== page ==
Teaching DH

Though I’m woefully behind on nearly everything, it’s wonderful to begin a new semester, to meet new students, and to remember that with so many extraordinary new resources and projects and tools, teaching is something to relish. My DH class is perhaps the most challenging and the most challenged, as we’re starting with a DH definition – assessing others’ and offering our own.

While I’ve pointed students readily toward Unsworth and the Day of DH bloggers and Julia Flanders’ interview, among other excellent resources, I am compelled as well to point them toward Terras, who, as recently as July 2010 during her DH closing plenary,  expressed the urgency of engaging in dialogue about DH and offering a definition [“What’s interesting is the big space for a mission statement, and a definition of the field (which we at DH don’t have, yet!).], and, I find, most remarkably, who effectively framed the argument by entitling the talk “Present not Voting: Digital Humanities in the Panopticon.”

I’d love to think of panopticon[1] here strictly in terms of its etymons, and the Bentham reference is really, really brilliant, but, to me, there’s no mistaking the more serious intention behind the title – we’re in a prison (of sorts), and we’re being watched (and we don’t always know who is watching).

… the makings of a tough, rough start. Maybe. But I’m treating it as an opportunity for a passionate defense. Admittedly, for the sake of the students, I’m eschewing the larger political issues so rightly emphasized in the plenary, but the work I am drawing on in my course, that of loads of innovative DH teachers and researchers (all the materials are digital; all are free[2]), makes being one architect of the defense incredibly interesting.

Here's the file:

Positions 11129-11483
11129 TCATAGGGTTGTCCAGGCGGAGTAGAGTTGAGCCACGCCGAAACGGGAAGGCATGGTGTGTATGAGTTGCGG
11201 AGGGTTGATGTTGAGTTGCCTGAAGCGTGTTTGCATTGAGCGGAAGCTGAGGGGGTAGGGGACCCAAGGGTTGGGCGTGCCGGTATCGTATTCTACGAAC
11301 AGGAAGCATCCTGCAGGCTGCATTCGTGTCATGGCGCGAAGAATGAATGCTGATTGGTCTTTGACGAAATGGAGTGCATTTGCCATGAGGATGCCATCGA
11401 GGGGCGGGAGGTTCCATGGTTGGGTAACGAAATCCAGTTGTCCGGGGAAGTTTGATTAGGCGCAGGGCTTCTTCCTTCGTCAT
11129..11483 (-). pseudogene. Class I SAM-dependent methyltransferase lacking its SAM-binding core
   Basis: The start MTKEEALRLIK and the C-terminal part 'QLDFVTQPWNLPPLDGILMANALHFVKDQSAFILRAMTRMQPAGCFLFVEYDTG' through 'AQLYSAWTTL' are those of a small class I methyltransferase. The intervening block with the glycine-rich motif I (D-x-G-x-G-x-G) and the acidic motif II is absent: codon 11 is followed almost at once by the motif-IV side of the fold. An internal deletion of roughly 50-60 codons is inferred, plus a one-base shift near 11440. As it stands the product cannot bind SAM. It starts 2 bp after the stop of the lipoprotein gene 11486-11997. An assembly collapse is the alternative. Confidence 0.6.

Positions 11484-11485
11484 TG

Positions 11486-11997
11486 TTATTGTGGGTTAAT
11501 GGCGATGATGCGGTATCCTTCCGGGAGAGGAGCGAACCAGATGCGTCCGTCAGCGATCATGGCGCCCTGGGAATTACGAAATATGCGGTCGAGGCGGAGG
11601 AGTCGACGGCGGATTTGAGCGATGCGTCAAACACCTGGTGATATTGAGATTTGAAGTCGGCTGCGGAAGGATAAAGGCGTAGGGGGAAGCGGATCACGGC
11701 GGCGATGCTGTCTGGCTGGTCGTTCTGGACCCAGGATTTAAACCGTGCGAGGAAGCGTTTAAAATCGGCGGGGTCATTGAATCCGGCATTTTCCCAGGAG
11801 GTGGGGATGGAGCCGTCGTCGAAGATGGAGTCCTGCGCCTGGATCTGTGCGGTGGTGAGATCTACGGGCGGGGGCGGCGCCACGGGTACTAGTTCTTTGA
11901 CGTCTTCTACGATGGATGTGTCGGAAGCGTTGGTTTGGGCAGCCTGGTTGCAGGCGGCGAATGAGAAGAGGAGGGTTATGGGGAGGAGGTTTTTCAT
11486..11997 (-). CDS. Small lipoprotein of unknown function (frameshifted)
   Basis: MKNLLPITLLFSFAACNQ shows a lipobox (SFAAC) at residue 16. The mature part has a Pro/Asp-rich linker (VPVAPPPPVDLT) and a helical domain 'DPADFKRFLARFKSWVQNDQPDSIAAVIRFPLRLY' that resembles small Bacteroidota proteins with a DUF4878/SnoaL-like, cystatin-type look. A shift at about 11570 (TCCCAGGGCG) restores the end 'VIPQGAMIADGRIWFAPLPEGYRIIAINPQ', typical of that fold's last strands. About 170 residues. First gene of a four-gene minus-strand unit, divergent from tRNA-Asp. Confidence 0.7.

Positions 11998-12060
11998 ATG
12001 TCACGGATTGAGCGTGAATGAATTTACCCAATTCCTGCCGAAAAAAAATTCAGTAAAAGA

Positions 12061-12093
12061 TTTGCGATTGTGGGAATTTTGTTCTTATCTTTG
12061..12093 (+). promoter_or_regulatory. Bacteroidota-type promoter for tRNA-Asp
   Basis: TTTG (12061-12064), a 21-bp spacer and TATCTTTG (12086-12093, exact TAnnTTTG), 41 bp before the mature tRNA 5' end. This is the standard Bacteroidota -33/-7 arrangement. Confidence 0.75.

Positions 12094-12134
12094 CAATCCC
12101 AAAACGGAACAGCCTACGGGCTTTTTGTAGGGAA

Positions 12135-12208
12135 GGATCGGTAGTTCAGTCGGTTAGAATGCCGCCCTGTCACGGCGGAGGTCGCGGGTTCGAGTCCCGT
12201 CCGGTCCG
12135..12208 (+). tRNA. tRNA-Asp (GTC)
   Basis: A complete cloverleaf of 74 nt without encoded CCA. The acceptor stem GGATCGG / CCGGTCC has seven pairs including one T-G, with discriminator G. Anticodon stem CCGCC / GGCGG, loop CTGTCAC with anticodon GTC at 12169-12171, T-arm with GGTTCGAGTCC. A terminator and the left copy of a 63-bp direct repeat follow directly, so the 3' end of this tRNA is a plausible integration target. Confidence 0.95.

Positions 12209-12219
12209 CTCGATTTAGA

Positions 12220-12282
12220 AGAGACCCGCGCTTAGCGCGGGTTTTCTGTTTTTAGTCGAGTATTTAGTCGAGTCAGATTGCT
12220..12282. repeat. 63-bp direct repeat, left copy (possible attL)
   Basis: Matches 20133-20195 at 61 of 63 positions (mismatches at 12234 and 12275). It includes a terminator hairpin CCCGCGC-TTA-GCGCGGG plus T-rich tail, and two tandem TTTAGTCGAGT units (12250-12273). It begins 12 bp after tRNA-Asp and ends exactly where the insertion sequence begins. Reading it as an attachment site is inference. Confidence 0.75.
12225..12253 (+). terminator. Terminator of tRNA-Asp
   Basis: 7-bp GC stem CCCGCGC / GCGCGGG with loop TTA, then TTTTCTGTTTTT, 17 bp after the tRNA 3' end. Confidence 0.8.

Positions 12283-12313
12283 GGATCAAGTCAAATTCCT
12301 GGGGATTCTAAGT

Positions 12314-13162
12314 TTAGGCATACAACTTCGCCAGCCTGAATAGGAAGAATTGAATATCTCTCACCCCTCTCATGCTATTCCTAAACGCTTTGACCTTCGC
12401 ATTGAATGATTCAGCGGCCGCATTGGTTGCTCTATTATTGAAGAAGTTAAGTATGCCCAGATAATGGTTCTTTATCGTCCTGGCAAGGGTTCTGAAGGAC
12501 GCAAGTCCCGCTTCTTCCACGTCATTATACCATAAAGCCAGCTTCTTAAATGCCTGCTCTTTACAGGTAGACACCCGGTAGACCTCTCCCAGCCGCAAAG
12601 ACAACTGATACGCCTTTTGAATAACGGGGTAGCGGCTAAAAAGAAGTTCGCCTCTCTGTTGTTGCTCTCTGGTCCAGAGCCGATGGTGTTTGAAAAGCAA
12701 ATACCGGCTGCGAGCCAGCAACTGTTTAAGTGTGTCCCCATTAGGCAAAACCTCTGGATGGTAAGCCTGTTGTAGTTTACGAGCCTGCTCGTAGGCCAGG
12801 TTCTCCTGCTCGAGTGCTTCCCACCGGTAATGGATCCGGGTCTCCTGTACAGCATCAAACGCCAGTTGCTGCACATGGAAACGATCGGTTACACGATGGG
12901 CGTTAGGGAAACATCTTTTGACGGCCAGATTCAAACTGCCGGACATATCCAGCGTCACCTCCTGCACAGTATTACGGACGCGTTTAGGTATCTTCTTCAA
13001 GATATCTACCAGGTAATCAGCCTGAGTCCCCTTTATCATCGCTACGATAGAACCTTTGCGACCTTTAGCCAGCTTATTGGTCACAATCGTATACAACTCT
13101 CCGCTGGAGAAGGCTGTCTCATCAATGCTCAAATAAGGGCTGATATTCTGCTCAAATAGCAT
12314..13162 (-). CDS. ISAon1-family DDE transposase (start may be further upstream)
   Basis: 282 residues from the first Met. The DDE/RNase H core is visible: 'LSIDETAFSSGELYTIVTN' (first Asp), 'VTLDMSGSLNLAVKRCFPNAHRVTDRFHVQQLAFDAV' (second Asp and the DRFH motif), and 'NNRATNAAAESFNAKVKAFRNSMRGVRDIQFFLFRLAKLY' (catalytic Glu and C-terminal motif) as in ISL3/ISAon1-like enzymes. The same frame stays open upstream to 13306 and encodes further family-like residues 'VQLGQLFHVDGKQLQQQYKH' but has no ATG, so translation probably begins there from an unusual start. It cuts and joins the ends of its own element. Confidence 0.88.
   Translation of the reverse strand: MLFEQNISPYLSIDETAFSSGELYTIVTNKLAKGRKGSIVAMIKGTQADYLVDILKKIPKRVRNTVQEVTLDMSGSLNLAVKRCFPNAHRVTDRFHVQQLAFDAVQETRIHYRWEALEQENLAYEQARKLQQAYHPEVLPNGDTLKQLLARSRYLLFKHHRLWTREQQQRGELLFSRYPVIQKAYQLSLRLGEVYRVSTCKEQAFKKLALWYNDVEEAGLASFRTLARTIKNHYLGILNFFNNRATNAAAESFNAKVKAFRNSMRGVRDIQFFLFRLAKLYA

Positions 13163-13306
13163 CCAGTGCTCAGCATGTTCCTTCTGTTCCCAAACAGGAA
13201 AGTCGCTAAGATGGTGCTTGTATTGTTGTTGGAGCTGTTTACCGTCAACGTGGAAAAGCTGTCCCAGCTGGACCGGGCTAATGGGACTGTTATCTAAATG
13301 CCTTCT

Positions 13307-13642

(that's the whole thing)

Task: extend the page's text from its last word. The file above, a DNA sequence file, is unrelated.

The most difficult aspect of preparing the syllabus has been deciding what not to include. I have, rather restlessly, resigned myself to the fact that I can only reasonably cover so much, and even that only cursorily in just one semester, but even still, I think fifteen weeks is time enough to begin to convey the what, the how, and the why of DH, and, I think it’s enough time to illustrate the significance of DH as well.

But what can I say about the “charlatans” we have to contend with and, whether we intend it or not, according to Unsworth, to some extent ostensibly are? (seriously, though, this is such an important point and such a crucial moment for evaluating various resources related to the same topic, two resources on Jane Austen or two on Dante, to illustrate what Unsworth is getting at, and there is no question that there is a difference between pretty, flashy web pages and those resources that enable interactivity, research, new models, and so forth)

And worse, how to ameliorate the whole prison allusion. yikes.  I’ve already contemplated the standard Socratic line: “okay class, we’ll acknowledge that what we know is that we don’t know… and what we don’t know is what DH is…” But wow, really, do you mean to tell me that I am teaching a course whose subject I can’t define? I’m just not that audacious or irresponsible. And I don’t buy that line anyway. The presence of conferences and journals and workshops and academic programs (etc.) illustrates that there is a consensus; we do know (we’re just not that vocal, as Terras points out). And I anticipate having loads of fun making the case.

[1]“panopticon.” Def. 2. OED Online. “A circular prison with cells arranged around a central well, from which inmates can be observed at all times […] The design was first proposed by Jeremy Bentham (1748-1832) in 1787.”

[2]I confess I purchased a .pdf of one excellent text and am sharing it with my class, and we’re using Diigo to manage the not-so-easy task of relying exclusively on digital media.